At the funeral his many friends of different races and creeds, the eminent in his own denomination, his people in Syracuse and especially the children who had loved him so well, all took part in paying tribute to a great man great in the way his Master was great.
Upon Mr. May's resignation,
the trustees called as minister a man of remarkable talents and truly catholic
interests, Samuel R. Calthrop. Installed on
Born at Swineshead Abbey,
The most amazing
characteristic of Dr. Calthrop was his versatility. He was a preacher,
scientist, lecturer, inventor, teacher, writer, and athlete. As an athlete he
participated in numerous sports. While at
Among Mr. Calthrop’s numerous
interests was that in science. He was one of the first men to forecast the
weather from sunspots. He held classes in botany and geology out of which
eventually grew the present Botany and Geology Clubs of the city. After the
church picnics which were held on the lawn of his home, Primrose Hill, he gave
lectures on astronomy, using a telescope which had been given to him by his
congregation. At one time he announced a lecture on evolution but was severely
reprimanded by men of the congregation. After hearing the lecture, however,
this group withdrew their opposition. He designed a streamlined train, the
forerunner of the current trains, and patented it in 1865. His remarkable and
multiform contributions to the advancement of knowledge were recognized by his
He was a prolific writer in both prose and poetry. Some of his best known prose is "Gold and Silver as Money" and "One Lord and His Name are One." Much of his poetry was written for periodicals.
Not the least amusing of his
characteristics was his absentmindedness. While living in
At one time when Dr. Calthrop was given charge of the children, he had to put them to bed. One of the children objected strenuously but after much persuasion he was finally subdued. On Mrs. Calthrop's return she inquired as to how her husband had managed during her absence. He told her that all but one of the children had gone to bed quite properly but with that one he had had quite a struggle. Mrs. Calthrop went in to inspect the children and found, to her great surprise, that the child who had objected going to bed was not hers but that of a neighbor.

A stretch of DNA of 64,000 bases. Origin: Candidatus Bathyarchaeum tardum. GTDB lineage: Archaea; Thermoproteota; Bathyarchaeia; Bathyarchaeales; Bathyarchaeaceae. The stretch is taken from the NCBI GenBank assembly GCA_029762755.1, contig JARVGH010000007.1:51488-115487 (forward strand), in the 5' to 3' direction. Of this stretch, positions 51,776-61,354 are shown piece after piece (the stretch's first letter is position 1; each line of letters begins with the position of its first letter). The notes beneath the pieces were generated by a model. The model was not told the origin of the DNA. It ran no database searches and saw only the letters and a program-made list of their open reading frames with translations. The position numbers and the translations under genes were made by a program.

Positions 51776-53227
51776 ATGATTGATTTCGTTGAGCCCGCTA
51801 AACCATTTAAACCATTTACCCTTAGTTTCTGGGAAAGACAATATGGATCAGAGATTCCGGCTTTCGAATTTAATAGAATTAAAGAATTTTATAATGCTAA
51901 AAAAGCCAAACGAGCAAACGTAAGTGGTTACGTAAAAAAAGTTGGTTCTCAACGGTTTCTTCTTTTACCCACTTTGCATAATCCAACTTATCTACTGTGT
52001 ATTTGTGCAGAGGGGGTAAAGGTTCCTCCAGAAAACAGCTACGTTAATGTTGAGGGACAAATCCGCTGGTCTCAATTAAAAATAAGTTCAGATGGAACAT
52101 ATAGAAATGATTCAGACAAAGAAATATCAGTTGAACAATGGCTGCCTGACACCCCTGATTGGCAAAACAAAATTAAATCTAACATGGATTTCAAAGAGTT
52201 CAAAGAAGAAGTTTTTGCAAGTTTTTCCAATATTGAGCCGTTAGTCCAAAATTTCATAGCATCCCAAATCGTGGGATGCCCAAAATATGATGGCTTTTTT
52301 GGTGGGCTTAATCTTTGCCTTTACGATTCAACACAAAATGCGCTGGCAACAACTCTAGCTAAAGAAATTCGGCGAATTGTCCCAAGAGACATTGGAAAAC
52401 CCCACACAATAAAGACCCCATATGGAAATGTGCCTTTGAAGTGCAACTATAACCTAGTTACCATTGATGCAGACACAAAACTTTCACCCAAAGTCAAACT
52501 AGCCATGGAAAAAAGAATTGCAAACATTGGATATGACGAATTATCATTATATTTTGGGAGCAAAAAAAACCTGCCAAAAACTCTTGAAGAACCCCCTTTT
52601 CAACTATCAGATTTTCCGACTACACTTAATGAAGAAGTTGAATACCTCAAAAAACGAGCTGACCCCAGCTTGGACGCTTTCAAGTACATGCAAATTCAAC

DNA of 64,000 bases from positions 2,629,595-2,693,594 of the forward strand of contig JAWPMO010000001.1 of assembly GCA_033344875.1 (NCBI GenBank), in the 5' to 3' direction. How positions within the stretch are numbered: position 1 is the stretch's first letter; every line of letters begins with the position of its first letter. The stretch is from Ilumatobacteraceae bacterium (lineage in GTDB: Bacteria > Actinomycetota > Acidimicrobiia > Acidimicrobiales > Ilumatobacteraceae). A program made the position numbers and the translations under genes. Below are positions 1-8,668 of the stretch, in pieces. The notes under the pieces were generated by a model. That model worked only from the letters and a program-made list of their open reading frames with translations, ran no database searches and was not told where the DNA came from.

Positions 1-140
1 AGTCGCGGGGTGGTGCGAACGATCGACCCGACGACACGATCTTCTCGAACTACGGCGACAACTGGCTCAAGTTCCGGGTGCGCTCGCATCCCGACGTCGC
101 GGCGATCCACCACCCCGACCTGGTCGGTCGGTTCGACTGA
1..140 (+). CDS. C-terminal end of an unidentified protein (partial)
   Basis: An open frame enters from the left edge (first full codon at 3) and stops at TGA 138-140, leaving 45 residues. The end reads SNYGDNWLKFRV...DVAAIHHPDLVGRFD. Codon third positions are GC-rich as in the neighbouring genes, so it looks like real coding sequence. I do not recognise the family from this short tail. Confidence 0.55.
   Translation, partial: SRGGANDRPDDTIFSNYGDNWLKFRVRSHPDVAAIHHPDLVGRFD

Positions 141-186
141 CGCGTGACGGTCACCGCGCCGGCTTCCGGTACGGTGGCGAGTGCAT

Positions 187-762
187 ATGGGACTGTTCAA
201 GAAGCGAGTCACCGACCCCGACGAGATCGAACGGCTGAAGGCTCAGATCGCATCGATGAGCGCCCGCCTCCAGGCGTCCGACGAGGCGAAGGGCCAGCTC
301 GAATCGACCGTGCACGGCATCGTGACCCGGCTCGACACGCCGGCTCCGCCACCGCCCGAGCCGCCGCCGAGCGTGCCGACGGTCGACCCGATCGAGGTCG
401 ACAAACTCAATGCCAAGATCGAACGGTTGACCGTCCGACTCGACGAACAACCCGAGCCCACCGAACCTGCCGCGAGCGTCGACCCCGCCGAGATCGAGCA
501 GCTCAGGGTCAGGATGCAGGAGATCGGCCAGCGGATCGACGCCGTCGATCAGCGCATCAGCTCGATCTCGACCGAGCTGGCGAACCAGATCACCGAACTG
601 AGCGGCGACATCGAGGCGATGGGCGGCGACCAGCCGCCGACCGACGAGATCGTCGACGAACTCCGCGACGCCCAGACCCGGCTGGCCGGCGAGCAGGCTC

One of the most amusing
stories was that told by Mrs. Bump. During a visit to the city by President
Taft, Dr. Calthrop, along with other prominent Syracusans,
attended a luncheon in honor of Mr. Taft. Each person received and wore on his
lapel a large button on which were the words
"Welcome to our City." It so happened that that afternoon Dr.
Calthrop was to conduct a funeral for the brother of a member of the
congregation. In the rush to get from the luncheon to the church Dr. Calthrop
forgot to remove the badge. The minister appeared at the funeral wearing the
button "Welcome to our City," which was particularly appropriate since
the deceased, having died in the far West, had been brought to
During his ministry numerous
social and philanthropic activities were started and carried on by Dr. Calthrop
and members of his congregation. A few of these were begun as projects of the
church or of the
Throughout this period there was still much opposition from the Orthodox churches. Frequently, on seeing Dr. Calthrop coming down the street, members of different denominations would cross over to the other side in order to avoid meeting the Unitarian minister. In spite of this general feeling two of Dr. Calthrop's closest friends and favorite chess players were a Jewish Rabbi and a Catholic Priest.
After a long and valuable
ministry of forty-three years at
John H. Applebee served as
the fourth pastor of
After graduation from a
Boston High School John Applebee studied at
Like his predecessors Mr.
Applebee combined his work as minister with activities outside the church. He
headed several civic and charitable organizations and participated in others.